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Concerns about Qld tourism industry amid disaster recovery

Bargara gets slammed by a vicious storm, uprooting trees, downing powerlines and ripping roofs off houses.
Bargara gets slammed by a vicious storm, uprooting trees, downing powerlines and ripping roofs off houses. Max Fleet

AS IMAGES of a flood-ravaged Queensland flash across news updates around the globe, the state's tourism operators are anxiously trying to get the real message out - Queensland is open to tourists.

Trying to prevent the consequences of widespread disaster coverage following the 2011 flood disaster, tourism agencies - including the Queensland Tourism Industry Council and Tourism Queensland - are drafting initiatives to push through a positive image of holidaying in the Sunshine State.

QTIC chief executive Daniel Gschwind hopes balanced reporting on the natural disasters will ensue.

"There is a genuine suffering and damage in places like Bundaberg...but by the same token most of the state is up and running again," he said.

"I do hope that we will see the disaster pictures in the near future replaced by hope, rebuilding and community spirit..."

Mr Gschwind said many tourism operators would be concerned about the impact on the tourism industry.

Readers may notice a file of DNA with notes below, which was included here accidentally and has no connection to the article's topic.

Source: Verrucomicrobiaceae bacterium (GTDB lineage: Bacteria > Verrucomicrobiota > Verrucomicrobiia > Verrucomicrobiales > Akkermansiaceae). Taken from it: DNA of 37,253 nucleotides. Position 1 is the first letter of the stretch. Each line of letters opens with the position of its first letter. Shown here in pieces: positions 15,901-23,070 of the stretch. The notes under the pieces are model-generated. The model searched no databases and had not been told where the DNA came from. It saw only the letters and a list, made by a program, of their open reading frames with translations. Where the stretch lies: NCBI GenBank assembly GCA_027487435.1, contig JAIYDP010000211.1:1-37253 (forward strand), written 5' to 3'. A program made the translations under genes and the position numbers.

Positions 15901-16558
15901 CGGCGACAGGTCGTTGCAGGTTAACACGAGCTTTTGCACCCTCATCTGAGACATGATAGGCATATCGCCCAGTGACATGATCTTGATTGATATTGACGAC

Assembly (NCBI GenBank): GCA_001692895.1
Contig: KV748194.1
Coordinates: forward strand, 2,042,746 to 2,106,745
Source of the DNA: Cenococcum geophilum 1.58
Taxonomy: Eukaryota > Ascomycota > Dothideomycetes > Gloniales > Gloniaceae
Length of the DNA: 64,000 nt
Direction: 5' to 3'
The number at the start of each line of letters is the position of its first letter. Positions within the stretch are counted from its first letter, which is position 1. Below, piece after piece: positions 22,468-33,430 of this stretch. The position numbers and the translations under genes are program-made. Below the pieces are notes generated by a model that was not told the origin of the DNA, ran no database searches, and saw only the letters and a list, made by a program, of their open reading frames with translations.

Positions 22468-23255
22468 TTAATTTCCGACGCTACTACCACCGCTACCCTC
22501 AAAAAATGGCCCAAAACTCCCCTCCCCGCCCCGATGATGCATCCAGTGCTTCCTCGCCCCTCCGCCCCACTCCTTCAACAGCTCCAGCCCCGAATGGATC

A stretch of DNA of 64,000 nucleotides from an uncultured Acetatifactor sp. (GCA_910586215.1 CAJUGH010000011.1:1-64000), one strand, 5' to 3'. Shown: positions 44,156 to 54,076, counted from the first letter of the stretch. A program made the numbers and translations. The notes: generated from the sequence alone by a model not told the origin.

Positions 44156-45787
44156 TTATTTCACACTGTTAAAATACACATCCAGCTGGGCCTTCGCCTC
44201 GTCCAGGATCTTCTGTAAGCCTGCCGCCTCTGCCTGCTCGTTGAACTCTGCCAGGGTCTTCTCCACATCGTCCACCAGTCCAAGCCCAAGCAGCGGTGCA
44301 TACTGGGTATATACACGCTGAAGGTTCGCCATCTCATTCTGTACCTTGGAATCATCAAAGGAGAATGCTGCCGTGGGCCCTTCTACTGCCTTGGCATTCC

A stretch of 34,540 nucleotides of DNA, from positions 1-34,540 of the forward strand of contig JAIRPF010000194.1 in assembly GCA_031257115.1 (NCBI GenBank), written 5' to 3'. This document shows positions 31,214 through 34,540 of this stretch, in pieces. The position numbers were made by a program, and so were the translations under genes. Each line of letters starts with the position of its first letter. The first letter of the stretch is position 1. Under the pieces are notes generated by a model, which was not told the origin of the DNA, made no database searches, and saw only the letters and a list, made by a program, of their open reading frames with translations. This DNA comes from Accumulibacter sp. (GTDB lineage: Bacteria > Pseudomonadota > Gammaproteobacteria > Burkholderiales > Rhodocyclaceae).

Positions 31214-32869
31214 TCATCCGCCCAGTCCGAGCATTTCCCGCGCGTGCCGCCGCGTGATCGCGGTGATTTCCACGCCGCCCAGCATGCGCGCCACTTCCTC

"They have worked so very hard over the past two years to rebuild and reconstruct their businesses," he said.

"For many of them it's discouraging to face the up hill battle again."

Some potential and stuck holiday makers have taken to Twitter to vent their disdain for the recent devastating weather.

One man tweeted: "Aunty went on holiday with her husband and kids to Queensland. A roof fell on their car, they won't be able to come home today".

Another tweeter posted: "Go to Queensland for a holiday hoping to tan by the beach all week. But instead cop non-stop rain, floods and tornadoes. Take me home!!!"

But as the flood water recedes, Mr Gschwind is confident the industry will bounce back.

"I think it will blow over and we will continue what has been over the past 12 months a very upward trend for the tourism industry," he said.

Tourism Minister Jan Stuckey is singing a similar tune.

"Some tourism operators in places like Capricornia, Bundaberg and the Lockyer Valley have been more affected than others by the past week, and we are working with them and our Regional Tourist Organisations to help them recover as quickly as possible," she said.

"For other premier tourist destinations from the Gold Coast to Tropical North Queensland and in the Outback, it's business as usual."


Topics:  floods, tourism, twitter




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